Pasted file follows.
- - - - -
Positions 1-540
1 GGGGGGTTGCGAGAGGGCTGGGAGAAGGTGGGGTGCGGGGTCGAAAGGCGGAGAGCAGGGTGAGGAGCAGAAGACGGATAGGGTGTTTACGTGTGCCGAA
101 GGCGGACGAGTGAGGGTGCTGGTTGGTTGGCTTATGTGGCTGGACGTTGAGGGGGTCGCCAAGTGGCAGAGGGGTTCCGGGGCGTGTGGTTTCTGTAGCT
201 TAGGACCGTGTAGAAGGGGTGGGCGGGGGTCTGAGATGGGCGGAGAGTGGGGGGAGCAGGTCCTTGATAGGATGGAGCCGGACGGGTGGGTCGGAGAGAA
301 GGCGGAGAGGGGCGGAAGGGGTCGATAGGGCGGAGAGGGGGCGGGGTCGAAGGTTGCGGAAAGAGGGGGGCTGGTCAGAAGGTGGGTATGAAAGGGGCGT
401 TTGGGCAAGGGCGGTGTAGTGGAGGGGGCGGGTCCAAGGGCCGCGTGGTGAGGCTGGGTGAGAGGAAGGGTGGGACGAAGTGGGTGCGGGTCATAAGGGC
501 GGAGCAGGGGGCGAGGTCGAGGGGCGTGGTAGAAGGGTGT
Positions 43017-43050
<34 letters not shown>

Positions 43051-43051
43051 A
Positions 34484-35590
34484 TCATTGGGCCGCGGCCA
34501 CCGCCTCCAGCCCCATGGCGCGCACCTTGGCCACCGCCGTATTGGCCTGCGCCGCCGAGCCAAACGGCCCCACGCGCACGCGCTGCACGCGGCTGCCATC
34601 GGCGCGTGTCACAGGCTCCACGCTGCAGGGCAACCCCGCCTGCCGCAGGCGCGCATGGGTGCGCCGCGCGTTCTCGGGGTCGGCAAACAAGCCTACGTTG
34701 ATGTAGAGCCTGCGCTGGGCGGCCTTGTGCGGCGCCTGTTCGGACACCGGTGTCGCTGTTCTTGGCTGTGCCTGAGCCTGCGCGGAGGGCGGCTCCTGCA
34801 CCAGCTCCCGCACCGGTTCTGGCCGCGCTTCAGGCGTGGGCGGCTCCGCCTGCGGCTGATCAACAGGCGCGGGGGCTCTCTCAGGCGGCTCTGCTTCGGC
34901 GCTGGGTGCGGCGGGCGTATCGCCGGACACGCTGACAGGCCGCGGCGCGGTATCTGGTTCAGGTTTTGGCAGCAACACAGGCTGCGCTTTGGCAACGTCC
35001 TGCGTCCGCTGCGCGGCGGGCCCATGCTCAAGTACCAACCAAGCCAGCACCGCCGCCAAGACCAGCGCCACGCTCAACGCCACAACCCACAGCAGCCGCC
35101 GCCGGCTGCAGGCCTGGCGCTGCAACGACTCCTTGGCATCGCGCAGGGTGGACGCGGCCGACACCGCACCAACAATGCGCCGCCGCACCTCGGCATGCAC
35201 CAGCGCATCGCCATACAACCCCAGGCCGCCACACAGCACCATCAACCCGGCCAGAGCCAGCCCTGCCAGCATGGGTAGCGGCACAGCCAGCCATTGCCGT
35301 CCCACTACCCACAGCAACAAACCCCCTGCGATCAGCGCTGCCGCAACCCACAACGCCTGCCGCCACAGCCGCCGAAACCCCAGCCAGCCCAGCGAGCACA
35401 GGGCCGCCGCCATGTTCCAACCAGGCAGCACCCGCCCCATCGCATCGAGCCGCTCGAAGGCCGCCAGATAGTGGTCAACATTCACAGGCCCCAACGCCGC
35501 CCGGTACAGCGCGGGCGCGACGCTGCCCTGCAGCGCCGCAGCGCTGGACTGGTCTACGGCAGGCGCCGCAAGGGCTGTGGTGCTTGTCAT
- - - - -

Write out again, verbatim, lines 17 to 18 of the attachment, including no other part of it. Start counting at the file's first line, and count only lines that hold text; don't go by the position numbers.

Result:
34801 CCAGCTCCCGCACCGGTTCTGGCCGCGCTTCAGGCGTGGGCGGCTCCGCCTGCGGCTGATCAACAGGCGCGGGGGCTCTCTCAGGCGGCTCTGCTTCGGC
34901 GCTGGGTGCGGCGGGCGTATCGCCGGACACGCTGACAGGCCGCGGCGCGGTATCTGGTTCAGGTTTTGGCAGCAACACAGGCTGCGCTTTGGCAACGTCC